Strain in our Social Compact with the Government – breakdown of policy trust

Pressure will also come from a strain in our Social Compact with the Government.
In the past, our social compact (social compact= the relationship between the people and the government) had been one based on trust. (This trust did not come cheap as the people have traded in their political and social freedoms in exchange for good governance.) There still is a strong trust in the policies of the government – the belief that the government has our interest at heart and can do the right thing. This is a very valuable asset to have because it means that the government can do big difficult things in the long run at the expense of people suffering inconveniences and difficulties in the short run. But if this trust breaks down, it would be very difficult for the government to push through policies in the new normal, and more democratic environment.

In fact public scrutiny of government policies have grown exponentially and there is not much the government can do right now. A lack of trust of the government will create policy instability; it can lead to populism and/or policy policy paralysis.

Strain resulting from Population growth
We have pursued a policy of extremely high immigration intensive growth — well over one million and that has created its own problems. If we pursue a policy of 3.5% labour force growth as we have done for the last 20 years, our population will reach 18 million in 2050. Just imagine the squeeze (Singapore’s current land area stands at 710 square kilometers). Even if labour force growth is 2% or even 1.5 % the population will reach 10-11 million. The squeeze will still be very bad! Think of the prices of housing! In fact the society is going to be like Mumbai today. Most people on the streets are likely to be foreigners. Society is certainly not going to be like the Switzerland that some senior minister had once dreamed of. Income and wealth inequality, social tensions and overcrowding will be extreme if our population reaches anywhere near 10 million.The question is, ‘Is this the kind of society we want? Do we want in 2050 a population of over 10 million or 6.5 million? The population department is responsible for highlighting this choice to Singaporeans. If more Singaporeans are aware of this there will be greater pressure on government to bring down foreign labour.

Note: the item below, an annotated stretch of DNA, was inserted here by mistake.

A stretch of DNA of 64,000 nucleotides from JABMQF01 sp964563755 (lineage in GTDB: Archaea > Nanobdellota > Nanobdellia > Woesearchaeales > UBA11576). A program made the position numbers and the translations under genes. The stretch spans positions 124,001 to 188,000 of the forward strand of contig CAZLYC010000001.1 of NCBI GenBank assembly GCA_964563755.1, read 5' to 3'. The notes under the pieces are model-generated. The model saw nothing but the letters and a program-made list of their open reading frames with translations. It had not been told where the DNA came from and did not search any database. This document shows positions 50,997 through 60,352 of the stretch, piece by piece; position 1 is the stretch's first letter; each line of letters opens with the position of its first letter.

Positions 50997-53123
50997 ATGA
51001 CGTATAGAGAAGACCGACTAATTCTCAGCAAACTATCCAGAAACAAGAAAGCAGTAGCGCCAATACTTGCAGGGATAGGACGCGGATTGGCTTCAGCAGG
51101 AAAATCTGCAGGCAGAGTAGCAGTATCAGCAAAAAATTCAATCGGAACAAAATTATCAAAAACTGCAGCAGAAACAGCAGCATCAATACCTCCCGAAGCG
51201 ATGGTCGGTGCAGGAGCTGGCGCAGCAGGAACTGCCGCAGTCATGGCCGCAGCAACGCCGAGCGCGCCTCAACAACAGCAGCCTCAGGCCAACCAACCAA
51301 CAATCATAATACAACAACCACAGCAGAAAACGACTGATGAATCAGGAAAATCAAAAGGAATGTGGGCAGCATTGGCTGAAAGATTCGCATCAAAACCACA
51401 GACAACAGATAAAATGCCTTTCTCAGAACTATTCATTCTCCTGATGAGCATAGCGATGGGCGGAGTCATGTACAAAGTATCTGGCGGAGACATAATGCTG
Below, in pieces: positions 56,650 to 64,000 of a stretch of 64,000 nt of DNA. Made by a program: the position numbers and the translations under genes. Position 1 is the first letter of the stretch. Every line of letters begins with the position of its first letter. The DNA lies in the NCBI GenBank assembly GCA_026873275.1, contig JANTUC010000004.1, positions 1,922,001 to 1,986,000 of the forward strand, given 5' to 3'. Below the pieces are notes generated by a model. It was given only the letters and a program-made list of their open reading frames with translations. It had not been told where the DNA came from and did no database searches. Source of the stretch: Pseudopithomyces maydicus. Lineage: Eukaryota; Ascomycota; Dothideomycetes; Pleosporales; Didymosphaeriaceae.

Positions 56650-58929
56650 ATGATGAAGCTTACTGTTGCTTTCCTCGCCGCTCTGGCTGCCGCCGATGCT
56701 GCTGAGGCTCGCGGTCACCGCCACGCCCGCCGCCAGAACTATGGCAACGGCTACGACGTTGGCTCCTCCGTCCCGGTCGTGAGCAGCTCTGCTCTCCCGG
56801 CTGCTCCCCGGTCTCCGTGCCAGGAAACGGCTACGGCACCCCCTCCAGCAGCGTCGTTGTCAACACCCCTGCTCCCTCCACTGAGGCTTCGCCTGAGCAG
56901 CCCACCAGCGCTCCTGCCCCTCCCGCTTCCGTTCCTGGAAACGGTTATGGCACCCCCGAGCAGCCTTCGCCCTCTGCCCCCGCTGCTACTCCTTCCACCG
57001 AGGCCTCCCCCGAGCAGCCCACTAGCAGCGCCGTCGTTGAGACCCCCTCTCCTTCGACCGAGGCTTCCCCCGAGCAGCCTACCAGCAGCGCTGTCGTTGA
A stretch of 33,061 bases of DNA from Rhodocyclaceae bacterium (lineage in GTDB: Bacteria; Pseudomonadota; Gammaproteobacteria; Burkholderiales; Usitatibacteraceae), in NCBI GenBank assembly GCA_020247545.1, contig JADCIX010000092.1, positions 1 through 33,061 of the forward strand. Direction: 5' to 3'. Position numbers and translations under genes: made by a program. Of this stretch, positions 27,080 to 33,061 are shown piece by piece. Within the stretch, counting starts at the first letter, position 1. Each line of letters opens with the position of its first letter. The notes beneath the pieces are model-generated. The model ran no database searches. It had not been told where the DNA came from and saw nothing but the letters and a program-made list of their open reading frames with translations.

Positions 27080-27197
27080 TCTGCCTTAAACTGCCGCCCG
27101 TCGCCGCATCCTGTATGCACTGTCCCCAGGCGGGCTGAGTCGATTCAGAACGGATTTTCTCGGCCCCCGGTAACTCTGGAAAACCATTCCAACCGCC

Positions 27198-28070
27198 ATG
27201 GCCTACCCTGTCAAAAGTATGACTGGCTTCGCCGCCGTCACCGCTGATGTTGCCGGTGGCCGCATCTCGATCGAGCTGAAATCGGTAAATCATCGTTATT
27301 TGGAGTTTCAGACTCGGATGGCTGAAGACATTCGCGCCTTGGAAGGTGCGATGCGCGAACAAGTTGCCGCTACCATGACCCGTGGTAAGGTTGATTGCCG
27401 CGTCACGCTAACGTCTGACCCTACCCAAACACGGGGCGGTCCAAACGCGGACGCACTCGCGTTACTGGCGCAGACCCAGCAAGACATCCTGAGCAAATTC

Strain resulting from income inequality
Real wages of the lowest 20% declined by 8% in the period 1997 to 2010 while those of the top 20% increase by 27% in the same period. Wages had been flat on the individual level for a long time. The government claimed that wages had increased by 1% in real terms in the last ten years, but they counted only full time employed jobs and did not adjust for increased hours worked or people taking on part time jobs. But even a one percent increase in wages over the last ten years is not a lot, given the rising costs of living.

Singapore’s economic environment had been volatile. We have had four recessions and two major financial crisis in 13 years. As we adjust, we’ll have higher structural unemployment of professionals and managers.

There is the problem of the economically working poor, because wages had been depressed.

We also have a legacy problem of 300,000 to 400,000 workers age 40 to 50 years who have not passed their PSLE (Primary School Leaving Examination). A great number of these people have lost their jobs. Many of them have become taxi drivers.